Food as Medicine Project

About Our Partner

Backyard Gardeners Network

It would be hard to count the number of backyard and kitchen gardens currently being tended in the Lower 9th Ward in New Orleans. Many are cultivated by residents whose families have been rooted in the community for generations. After the levee breach during Hurricane Katrina nearly destroyed the neighborhood, Backyard Gardeners Network formed to uplift the cultural tradition of food gardening—to help revitalize both the physical landscape and the intangible, powerful sense of community.

Backyard Gardeners Network inspires people to re-connect with the spirit of self-sufficiency and to embrace the longstanding food-growing traditions and cultural heritage of this historic black neighborhood. They’ve created several vibrant greenspaces on land left blighted after Hurricane Katrina as a platform to share this message.

At the Network’s two community gardens, families congregate and socialize, grow vegetables and nurture fruit trees. The Laurentine Ernst Garden is named after the local woman who led her own neighborhood revitalization effort, pre-Katrina: she could be seen faithfully hauling water in buckets to her plants on the St. Claude Avenue “neutral ground” every day. After Katrina, neighbors organized to restore the garden. At the historic cottage on the grounds, people find shade, rent tools, borrow books and get free seeds and starter plants for launching gardens in their own backyards.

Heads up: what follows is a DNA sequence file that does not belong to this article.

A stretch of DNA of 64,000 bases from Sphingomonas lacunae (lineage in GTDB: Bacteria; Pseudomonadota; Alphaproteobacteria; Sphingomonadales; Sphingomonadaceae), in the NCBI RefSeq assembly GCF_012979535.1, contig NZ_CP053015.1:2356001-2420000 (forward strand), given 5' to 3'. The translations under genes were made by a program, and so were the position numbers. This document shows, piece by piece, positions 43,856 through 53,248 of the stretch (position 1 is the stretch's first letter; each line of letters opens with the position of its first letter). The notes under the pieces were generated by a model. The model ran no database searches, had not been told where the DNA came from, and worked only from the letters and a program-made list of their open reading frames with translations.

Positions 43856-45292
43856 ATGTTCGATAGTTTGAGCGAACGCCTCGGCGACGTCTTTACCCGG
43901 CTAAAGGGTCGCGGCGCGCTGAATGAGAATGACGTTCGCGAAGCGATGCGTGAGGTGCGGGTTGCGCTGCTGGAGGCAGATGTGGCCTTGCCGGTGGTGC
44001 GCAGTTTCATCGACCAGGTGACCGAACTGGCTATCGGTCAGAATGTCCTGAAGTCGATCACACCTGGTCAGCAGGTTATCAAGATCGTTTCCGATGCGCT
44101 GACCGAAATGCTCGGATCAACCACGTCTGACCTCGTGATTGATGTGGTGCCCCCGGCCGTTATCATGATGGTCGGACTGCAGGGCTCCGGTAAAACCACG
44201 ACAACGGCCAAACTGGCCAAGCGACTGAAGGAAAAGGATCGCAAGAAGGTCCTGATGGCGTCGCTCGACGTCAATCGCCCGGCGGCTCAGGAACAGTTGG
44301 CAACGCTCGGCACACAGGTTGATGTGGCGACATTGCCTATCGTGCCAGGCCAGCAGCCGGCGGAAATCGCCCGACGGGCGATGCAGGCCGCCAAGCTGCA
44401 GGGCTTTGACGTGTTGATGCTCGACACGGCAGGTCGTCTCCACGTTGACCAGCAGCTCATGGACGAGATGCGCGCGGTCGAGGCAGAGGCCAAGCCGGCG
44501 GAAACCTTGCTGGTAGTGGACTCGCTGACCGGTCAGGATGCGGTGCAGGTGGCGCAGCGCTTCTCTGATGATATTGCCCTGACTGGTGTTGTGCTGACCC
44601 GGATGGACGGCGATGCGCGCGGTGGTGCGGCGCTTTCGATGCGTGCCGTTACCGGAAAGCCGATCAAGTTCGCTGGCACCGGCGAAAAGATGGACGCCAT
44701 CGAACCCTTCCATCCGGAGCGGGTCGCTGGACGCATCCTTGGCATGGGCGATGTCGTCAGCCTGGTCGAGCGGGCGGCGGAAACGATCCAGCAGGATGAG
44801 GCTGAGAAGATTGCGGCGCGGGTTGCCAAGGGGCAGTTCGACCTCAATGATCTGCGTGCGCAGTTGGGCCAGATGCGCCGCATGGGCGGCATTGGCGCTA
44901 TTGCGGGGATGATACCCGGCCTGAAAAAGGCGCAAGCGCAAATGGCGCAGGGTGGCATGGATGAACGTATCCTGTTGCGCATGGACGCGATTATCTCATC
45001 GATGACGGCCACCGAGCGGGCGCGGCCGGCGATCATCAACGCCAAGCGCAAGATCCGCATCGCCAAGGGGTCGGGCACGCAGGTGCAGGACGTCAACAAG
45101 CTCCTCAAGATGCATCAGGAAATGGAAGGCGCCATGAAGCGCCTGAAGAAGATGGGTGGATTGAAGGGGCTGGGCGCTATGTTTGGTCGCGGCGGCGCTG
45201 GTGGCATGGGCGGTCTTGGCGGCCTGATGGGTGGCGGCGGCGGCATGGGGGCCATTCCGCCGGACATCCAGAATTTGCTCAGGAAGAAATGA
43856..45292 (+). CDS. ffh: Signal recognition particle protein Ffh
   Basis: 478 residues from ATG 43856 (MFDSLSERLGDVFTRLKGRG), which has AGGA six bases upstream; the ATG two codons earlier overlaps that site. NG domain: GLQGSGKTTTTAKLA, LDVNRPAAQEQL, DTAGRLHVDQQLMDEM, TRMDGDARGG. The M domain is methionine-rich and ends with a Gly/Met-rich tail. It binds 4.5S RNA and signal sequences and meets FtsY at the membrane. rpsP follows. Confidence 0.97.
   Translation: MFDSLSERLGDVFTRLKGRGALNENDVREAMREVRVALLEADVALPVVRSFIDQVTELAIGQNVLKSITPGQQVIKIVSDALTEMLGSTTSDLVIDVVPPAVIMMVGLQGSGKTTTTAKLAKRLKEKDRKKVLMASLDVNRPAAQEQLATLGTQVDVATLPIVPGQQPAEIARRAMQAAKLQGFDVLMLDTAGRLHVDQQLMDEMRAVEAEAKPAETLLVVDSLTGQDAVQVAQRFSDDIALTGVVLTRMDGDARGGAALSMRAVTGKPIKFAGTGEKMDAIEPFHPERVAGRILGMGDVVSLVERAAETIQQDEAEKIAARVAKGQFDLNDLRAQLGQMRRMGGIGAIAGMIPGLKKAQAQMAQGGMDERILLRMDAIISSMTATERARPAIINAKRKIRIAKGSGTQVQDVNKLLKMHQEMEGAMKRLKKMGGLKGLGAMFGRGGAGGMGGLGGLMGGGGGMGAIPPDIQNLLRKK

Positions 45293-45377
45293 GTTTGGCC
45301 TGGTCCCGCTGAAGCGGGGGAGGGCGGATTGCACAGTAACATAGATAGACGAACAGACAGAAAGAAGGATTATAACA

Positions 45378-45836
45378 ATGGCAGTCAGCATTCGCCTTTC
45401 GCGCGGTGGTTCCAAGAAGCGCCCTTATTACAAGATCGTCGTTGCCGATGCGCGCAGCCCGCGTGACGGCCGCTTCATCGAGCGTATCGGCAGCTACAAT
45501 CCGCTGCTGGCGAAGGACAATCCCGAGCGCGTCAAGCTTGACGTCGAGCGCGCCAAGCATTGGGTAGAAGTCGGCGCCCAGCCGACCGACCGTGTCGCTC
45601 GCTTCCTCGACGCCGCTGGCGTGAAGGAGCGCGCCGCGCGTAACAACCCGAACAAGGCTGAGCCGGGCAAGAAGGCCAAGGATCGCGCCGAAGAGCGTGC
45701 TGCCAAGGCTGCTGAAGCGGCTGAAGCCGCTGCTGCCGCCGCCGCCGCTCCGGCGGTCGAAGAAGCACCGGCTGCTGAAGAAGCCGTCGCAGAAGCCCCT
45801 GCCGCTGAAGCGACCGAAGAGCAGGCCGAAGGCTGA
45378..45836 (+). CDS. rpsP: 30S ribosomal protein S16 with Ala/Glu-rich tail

At the Guerrilla Garden, neighbors grow vegetables in ten garden plots. BGN's Lower 9 Growing Strong project is staged there as well: six afternoons a week, families join in for programming like hands-on gardening, art, storytelling, cooking classes, food celebrations and Black history and culture events. The Food as Medicine project will take place in the shade structure and outdoor kitchen space here.

About the Project

Food as Medicine Project

The Food as Medicine workshop series will bring local chefs and health advocates to the Backyard Gardeners Network community. The free series will guide residents in a lively, hands-on exploration of medicinal food, healthy cooking and gardening for vibrant health.    

Visit the Backyard Gardeners Network website